Digital twins are now firmly established in supporting urban management. The city state of Singapore is working on a digital twin of its entire nation. In 2011, the Singapore Land Authority (SLA) began developing three-dimensional maps of the nation.

GPS Lands Singapore, which provides services to create content for digital twins, approached SLA, proposing working on a digital twin of the entire nation: “The digital twin displays all of Singapore in a highly detailed 3D representation…to help with asset management and decision-making, including detailed tree and green space management.”

Because of the country’s limited size, urban areas are at a premium, and therefore many infrastructure networks and assets have been moved underground. For that reason, “the SLA is now working on the next stage of the project, a national subsurface digital twin of Singapore”. The benefits of such a digital representation extend to safety improvements and minimising service disruptions when maintaining, repairing, or constructing assets underground.

Meanwhile, Virtual Singapore is “a 3D digital replica of Singapore built on topographical as well as real-time, dynamic data. It will be the country’s authoritative platform that can be used in simulations and virtual tests of new solutions to urban planning problems.”

The country’s National Research Foundation, the Singapore Land Authority, and the Government Technology Agency are partnering on this effort. Virtual Singapore will be a crucial building block for the Singaporean government’s work on its Smart Nation project. Smart Nation is the country’s initiative to create a digital government, economy and society.

Singapore is not alone in its efforts. In 2020, researchers at the High-Performance Computing Center Stuttgart, HLRS, of the University of Stuttgart, Germany, started working with collaborators from the Fraunhofer Society on developing a digital twin of the German city of Herrenberg. The researchers want to gain a better understanding of the urban dynamics and interactions with the goal to improve city planning and design.

HLRS researchers add: “Visual representations can quickly and intuitively reveal patterns in simulation data and make it easier to understand how they represent phenomena that are impossible to see in the physical world.” The researchers look at support tools for earth and atmospheric sciences including preparedness planning for natural disasters.

The city of Stuttgart in Germany partnered with Hexagon and Fujitsu to create a digital twin of the city. Jens Schumacher, head of IT at Stuttgart’s Civil Engineering Office, outlines the benefits of the project: “Stuttgart’s Urban Digital Twin project will provide our office with a vast amount of mobility and environmental data, and the IoT [internet of things] analysis platform from Hexagon and Fujitsu will give us the ability to use that data to make smarter decisions for the good of our city.”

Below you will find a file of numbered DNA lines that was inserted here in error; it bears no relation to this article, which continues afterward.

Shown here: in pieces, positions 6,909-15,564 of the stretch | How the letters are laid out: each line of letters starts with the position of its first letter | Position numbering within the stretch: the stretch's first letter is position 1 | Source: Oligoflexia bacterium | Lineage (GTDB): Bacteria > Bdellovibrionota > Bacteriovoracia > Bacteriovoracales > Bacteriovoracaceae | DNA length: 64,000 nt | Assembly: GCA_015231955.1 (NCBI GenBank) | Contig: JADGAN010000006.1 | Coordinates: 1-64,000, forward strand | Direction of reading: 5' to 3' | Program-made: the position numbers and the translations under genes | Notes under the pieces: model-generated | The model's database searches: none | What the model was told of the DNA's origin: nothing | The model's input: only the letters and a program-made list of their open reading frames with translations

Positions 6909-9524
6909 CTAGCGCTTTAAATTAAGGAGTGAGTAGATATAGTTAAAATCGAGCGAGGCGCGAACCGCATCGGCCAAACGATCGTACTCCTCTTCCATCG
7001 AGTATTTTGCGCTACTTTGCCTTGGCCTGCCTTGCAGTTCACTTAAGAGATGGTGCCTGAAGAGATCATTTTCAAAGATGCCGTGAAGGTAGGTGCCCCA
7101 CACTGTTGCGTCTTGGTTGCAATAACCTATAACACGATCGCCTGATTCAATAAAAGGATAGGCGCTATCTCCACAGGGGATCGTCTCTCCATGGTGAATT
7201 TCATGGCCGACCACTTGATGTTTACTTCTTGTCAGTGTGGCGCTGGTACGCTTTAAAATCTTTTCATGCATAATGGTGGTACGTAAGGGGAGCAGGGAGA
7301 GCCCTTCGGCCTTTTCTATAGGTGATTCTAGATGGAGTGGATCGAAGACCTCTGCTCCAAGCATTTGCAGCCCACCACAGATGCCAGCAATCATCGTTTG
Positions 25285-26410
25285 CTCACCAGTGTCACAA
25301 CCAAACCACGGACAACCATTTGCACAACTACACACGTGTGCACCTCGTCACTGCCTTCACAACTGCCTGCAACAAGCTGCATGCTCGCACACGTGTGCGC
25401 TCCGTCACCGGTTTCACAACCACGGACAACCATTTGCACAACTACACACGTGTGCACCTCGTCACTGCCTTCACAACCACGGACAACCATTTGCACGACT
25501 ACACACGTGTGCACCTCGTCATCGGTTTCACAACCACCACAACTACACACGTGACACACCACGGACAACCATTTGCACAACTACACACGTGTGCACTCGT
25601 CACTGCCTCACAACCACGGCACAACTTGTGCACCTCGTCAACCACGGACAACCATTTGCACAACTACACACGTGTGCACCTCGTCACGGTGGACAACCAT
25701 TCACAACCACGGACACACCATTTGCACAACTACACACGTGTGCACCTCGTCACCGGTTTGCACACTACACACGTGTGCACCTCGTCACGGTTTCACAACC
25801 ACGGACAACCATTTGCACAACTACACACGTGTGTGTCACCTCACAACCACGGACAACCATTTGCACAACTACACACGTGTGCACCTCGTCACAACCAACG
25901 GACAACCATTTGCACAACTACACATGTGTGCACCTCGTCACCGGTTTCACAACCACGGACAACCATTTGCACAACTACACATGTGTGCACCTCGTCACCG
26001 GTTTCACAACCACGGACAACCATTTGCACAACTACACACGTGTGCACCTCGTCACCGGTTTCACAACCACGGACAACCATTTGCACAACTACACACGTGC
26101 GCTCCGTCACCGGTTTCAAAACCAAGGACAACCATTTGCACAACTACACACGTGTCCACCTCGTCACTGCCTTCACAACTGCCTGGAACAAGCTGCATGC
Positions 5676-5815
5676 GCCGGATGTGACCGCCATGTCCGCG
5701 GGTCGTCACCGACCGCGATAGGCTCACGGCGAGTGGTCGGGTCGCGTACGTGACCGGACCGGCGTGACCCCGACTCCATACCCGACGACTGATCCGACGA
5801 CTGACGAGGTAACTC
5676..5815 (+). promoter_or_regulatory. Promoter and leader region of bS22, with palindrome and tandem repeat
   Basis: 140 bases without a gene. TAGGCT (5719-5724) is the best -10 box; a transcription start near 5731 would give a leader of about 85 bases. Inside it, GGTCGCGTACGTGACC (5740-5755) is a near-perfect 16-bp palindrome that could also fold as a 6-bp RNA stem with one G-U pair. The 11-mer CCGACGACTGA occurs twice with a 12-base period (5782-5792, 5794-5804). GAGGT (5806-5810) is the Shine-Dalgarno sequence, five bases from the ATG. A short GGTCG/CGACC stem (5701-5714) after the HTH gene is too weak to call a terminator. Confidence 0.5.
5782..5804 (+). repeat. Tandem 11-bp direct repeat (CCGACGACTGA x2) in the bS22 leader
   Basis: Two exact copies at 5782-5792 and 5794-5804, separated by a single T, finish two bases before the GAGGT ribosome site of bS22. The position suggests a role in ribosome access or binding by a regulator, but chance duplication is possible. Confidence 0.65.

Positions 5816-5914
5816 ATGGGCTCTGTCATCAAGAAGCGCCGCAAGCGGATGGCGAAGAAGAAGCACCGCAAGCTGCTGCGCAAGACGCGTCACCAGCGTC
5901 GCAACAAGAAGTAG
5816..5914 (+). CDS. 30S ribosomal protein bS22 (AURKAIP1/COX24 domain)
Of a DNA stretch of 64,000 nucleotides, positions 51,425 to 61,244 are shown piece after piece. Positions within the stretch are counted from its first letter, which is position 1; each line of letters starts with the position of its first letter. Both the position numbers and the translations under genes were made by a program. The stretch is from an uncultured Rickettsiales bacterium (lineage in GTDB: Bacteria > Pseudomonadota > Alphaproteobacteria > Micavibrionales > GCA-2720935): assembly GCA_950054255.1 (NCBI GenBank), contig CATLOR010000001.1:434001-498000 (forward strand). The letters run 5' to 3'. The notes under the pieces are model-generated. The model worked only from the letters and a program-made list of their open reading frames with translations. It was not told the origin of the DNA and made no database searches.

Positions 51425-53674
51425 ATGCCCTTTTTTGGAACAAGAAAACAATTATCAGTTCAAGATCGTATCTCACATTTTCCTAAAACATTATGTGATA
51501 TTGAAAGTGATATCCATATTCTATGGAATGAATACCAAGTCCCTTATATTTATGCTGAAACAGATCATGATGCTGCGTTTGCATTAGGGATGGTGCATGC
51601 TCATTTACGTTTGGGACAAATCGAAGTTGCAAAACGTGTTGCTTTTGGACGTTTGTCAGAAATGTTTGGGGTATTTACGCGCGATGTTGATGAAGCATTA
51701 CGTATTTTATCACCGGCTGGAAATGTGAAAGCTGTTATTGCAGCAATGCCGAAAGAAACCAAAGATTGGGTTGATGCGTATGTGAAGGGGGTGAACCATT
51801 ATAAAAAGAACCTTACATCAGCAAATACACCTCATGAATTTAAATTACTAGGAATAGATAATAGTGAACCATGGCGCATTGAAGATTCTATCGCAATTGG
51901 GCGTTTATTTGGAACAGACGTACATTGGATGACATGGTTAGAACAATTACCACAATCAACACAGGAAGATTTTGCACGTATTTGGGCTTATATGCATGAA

Efforts to create digital twins of urban environments

Many cities are considering digital twins to support their urban-management needs. Barcelona, Spain, is using the supercomputer MareNostrum to process urban data for the city’s planning processes. The Spanish city has an agreement with the Italian city of Bologna to collaborate on digital twins for both cities, as both cities intend “to become leaders in the sphere of digital urban governance”.

In the UK, the Digital Twin Hub aims to leverage digital twins that companies and organisations are building in the nation. The programme is creating the building blocks to allow currently isolated twins to connect and form an ecosystem of interconnected digital twins.

University of Cambridge is hosting the effort after it completed its Centre for Digital Built Britain partnership with the Department of Business, Energy & Industrial Strategy. The partnership investigated how digital approaches could support and improve construction and infrastructure development.

The developers created the demonstration for the fictional locale Sunford City. They populated the platform with data for energy, water and telecommunications networks to illustrate the impact extreme weather might cause.

Not surprisingly, digital twins are seeing particular use in the Nordics. Finland intends to become a carbon-neutral country by 2035 and fully recycle waste by 2050. Digital twins are regarded as being able to support decision-makers by simulating outcomes and dynamics of various policies to reach these goals – trade offs among approaches can be visualised.

In Gothenburg, Sweden, Digital Twin City Centre is working on many puzzle pieces that will make future digital twins of urban environments more powerful. One project, for example, looks at the ways movement of people can be affected to then understand the impact various movements of crowds will have on urban environments and commercial activities.

In the US, there are projects in Chattanooga, Tennessee; Las Vegas, Nevada; New York, New York; Orlando, Florida; and Phoenix, Arizona are working on their versions of digital twins for a wide range of purposes.